Acts of formal recognition, such as the erection of an altar over the saint's tomb or transferring the saint's relics to a church, were preceded by formal inquiries into the sanctity of the person's life and the miracles attributed to that person's intercession.
Such acts of recognition of a saint were authoritative, in the strict sense, only for the diocese or ecclesiastical province for which they were issued, but with the spread of the fame of a saint, were often accepted elsewhere also.
In the Catholic Church (both Latin and Eastern Churches), the act of canonization is reserved to the Holy See and occurs at the conclusion of a long process requiring extensive proof that the person proposed for canonization lived and died in such an exemplary and holy way that he or she is worthy to be recognized as a saint. The Church's official recognition of sanctity implies that the persons are now in heavenly glory, that they may be publicly invoked and mentioned officially in the liturgy of the Church, most especially in the Litany of the Saints. Other churches still follow the older practice (see, for instance, below on the practice of the Orthodox Church).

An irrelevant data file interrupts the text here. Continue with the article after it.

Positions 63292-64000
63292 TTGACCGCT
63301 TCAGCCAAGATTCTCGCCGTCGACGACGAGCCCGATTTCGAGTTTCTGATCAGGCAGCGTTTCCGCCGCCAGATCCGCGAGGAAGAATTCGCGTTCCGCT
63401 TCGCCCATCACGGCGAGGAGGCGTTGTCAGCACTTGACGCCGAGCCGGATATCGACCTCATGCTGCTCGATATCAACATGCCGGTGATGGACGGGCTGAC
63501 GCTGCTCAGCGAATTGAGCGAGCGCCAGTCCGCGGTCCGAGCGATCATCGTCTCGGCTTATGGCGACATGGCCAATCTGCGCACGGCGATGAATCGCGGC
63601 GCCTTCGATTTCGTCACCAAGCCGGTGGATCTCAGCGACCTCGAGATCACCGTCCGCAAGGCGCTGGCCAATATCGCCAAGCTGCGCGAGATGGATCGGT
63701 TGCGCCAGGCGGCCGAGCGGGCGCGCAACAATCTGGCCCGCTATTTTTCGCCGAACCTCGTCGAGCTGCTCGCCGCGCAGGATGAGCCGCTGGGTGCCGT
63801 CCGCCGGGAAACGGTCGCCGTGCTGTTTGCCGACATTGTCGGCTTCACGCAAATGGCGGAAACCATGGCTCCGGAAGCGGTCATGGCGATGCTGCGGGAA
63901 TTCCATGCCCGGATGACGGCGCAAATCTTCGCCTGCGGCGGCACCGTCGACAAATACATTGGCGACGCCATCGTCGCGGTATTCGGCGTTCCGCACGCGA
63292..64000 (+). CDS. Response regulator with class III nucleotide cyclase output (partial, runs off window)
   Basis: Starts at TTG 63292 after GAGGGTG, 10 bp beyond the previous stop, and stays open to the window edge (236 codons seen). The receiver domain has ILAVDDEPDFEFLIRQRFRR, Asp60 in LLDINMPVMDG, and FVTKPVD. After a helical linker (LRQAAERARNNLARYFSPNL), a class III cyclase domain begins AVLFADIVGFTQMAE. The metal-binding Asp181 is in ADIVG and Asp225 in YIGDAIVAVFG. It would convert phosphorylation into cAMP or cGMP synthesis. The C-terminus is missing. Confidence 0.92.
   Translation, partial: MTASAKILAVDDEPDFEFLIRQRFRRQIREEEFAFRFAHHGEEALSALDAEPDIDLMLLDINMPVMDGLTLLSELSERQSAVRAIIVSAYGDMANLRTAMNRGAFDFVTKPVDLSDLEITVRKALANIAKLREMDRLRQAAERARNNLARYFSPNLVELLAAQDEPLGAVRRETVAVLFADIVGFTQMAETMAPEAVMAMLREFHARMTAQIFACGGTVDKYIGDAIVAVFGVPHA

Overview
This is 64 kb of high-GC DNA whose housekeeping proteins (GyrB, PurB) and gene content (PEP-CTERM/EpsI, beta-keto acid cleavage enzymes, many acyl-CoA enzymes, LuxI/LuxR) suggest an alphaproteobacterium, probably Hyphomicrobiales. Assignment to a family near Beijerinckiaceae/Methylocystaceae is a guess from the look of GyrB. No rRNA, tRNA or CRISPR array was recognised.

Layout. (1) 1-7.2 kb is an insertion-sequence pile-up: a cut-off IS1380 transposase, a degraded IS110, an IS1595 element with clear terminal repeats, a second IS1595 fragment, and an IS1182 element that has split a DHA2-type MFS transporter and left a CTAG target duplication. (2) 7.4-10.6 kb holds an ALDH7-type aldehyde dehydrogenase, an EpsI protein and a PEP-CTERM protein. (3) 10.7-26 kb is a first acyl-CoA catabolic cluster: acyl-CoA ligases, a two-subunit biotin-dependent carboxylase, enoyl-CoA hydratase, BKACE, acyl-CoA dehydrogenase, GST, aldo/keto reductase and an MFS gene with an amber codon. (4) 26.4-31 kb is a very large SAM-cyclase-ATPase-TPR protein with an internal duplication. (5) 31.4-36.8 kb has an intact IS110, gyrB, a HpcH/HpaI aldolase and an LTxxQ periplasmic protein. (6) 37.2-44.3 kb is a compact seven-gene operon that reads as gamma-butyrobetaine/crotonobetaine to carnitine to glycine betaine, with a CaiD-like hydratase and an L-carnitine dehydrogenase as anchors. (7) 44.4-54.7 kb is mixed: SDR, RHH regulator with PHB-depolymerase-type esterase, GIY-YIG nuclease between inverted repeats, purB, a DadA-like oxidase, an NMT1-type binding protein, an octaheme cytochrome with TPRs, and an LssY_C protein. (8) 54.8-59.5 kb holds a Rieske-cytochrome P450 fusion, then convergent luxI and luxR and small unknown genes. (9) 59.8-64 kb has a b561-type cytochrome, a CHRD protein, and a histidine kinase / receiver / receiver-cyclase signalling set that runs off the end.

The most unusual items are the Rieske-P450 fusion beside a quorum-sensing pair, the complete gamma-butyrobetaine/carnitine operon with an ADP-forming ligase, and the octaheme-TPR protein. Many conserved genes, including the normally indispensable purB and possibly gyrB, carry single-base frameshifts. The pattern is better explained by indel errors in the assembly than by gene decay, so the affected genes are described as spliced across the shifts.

In the Catholic Church, canonization involves a decree that allows veneration of the saint in the liturgy of the Roman Rite throughout the world. For permission to venerate on a local level, only beatification is needed, not canonization.
In the Medieval West, the Holy See was asked to intervene in the question of canonizations, so as to ensure a more authoritative decision. The canonization of Saint Udalric, Bishop of Augsburg, by Pope John XV in 993 is the first undoubted example of a papal canonization of a saint from outside Rome; some historians maintain that the first such canonization was that of Saint Swibert by Pope Leo III in 804.
Thereafter, recourse to the judgment of the popes was had with greater frequency. Walter of Pontoise was canonized by Hugh de Boves, the Archbishop of Rouen in 1153; Walter was the last saint in Western Europe to have been canonized by an authority other than the pope. "The last case of canonization by a metropolitan is said to have been that of St. Gaultier, or Gaucher, abbot of Pontoise, by the Archbishop of Rouen. A decree of Pope Alexander III, 1170, gave the prerogative to the pope thenceforth, so far as the Western Church was concerned."
In 1173, after reprimanding certain bishops for having permitted veneration of a man who was far from holy, Alexander III decreed: "You shall not therefore presume to honor him in the future; for, even if miracles were worked through him, it is not lawful for you to venerate him as a saint without the authority of the Catholic Church."